Supreme Court: The bench of Indira Banerjee and JK Maheshwari, JJ has given split verdict on the issue as to whether the Special Court is debarred from taking cognizance of an offence under Section 23 of the Protection of Children from Sexual Offences Act, 2012 (POCSO Act) and obliged to discharge the accused under Section 227 CrPC, only because of want of permission of the jurisdictional Magistrate to the police, to investigate into the offence.
The Court was hearing the appeal is against a judgment by the High Court of Karnataka, upholding an order dated 19th April 2018 passed by the Principal District Judge, Uttar Kannada, Karwar, taking cognizance against the Appellant of offence under Section 23 of POCSO.
On or about 27th October 2017, a news report was published in the Newspaper, Karavali Munjavu, regarding the sexual harassment of a 16 year old girl. On or about 30th October 2017, the victim’s mother lodged a complaint, inter alia, against the appellant i.e. Editor of the said Newspaper for disclosing the identity of the victim under Section 23 of POCSO that deals with the procedure to be followed by the Media while reporting the POCSO related cases.
The Appellant filed an application for discharge under Section 227 of the Cr.P.C. on the purported ground that an offence under Section 23 of POCSO being non-cognizable, the police could not have investigated the offence without obtaining an order of the Magistrate under Section 155(2) of the Cr.P.C. The Trial Court dismissed the application of the Appellant, whereupon the Appellant filed a Criminal Petition in the High Court under Section 482 of the Cr.P.C.
The High Court dismissed the Criminal Petition, holding that the non obstante provision of Section 19 of POCSO overrides the provisions of the Cr.P.C., including Section 155 thereof. The High Court refused to quash the proceedings initiated against the Appellant under Section 23 of POCSO.
Relevant Provision under POCSO Act
- Section 23 deals with the procedure to be followed by the Media while reporting the POCSO related cases.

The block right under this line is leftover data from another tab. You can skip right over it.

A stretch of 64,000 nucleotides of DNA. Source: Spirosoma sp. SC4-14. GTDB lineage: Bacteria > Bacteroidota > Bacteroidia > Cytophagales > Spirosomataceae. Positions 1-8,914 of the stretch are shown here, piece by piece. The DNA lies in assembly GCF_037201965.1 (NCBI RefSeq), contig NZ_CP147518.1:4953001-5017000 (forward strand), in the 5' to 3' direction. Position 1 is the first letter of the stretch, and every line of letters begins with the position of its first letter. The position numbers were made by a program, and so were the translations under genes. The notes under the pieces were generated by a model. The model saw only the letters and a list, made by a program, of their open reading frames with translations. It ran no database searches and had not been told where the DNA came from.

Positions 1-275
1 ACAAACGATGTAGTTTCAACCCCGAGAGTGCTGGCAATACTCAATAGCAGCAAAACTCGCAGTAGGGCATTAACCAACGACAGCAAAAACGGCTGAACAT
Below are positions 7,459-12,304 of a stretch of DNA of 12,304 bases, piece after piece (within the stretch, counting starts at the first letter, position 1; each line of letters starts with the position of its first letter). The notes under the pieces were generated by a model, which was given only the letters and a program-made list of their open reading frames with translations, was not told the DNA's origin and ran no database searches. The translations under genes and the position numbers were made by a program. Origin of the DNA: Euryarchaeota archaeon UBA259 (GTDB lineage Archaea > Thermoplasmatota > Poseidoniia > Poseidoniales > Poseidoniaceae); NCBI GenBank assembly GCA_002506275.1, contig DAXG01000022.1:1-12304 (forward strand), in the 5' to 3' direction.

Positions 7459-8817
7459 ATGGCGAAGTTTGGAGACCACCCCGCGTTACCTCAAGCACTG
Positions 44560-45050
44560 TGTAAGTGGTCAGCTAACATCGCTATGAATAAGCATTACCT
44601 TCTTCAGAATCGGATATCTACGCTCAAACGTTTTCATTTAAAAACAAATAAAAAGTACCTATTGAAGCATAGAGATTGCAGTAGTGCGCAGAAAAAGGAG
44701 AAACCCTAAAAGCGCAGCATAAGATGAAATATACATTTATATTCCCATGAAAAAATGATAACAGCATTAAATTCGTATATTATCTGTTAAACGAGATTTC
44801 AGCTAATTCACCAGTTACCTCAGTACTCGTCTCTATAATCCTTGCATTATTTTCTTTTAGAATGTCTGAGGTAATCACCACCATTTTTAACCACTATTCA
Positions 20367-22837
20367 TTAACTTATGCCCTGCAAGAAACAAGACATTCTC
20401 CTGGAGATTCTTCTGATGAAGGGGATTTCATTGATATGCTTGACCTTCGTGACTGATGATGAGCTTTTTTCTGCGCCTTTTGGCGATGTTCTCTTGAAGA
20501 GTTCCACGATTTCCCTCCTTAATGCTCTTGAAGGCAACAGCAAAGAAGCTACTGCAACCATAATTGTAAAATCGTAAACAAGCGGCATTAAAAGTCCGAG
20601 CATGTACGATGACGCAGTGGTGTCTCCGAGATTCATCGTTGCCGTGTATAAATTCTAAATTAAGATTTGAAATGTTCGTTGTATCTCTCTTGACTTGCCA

- Section 19(5) provides that where the Special Juvenile Police Unit or local police is satisfied that the child against whom an offence has been committed, is in need of care and protection it shall, after recording reasons in writing, make immediate arrangements to give the child such care and protection including admitting the child into a shelter home or hospital within 24 hours of the report.
- Section 19(6) requires the Special Juvenile Police Unit or local police, as the case may be, to report information to the Child Welfare Committee and the Special Court or where no Special Court has been designated to the Court of Sessions without unnecessary delay, within 24 hours from the receipt of information. The report is to include need, if any, of the concerned child for care and protection and steps taken in this regard.
- Section 31 of POCSO, provides that the provisions of the Cr.P.C., including provisions as to bail and bonds are to apply to the proceedings before a Special Court, and for the purposes of the said provisions, the Special Court shall be deemed to be a Court of Sessions and the person conducting prosecution before a Special Court shall be deemed to be a Public Prosecutor.
- Section 33(9) of POCSO confers powers of a Court of Sessions on the Special Court to try offences under POCSO, also has nothing to do with the reporting or investigation of an offence. Subject to the provisions of POCSO, the Special Court is to try an offence under POCSO, as if it were a Court of Sessions “as far as may be”, in accordance with the procedure 17 specified in the Cr.P.C. for trial before a Sessions Court. Neither Section 31 nor Section 33(9) of POCSO makes any reference to investigation.
Relevant provisions of CrPC
- Section 4(1) requires all offences under the Penal Code, 1860 to be investigated, inquired into, tried or otherwise dealt with according to the CrPC.
- Section 4(2) requires all offences under any other law to be investigated, inquired into, tried or otherwise dealt with according to the provisions of the CrPC, subject to any enactment for the time being in force, regulating the manner and place of investigating, inquiring into, trying or otherwise dealing with offences.
- Section 5 categorically states that nothing in the CrPC shall, in the absence of a specific provision to the contrary, affect any special law for the time being in force, or any special jurisdiction or power conferred, or any special form of procedure prescribed by any other law for the time being in force.
- As per Section 155(2), for non-cognizable offence, the order is required to be taken from the Magistrate.
Justice Banerjee’s opinion
Banerjee, J refused to accept the argument of the Appellant that the proceedings were vitiated and liable to be quashed or the Appellant was liable to be discharged without trial, only because of want of prior permission of the jurisdictional Magistrate to investigate into the alleged offence.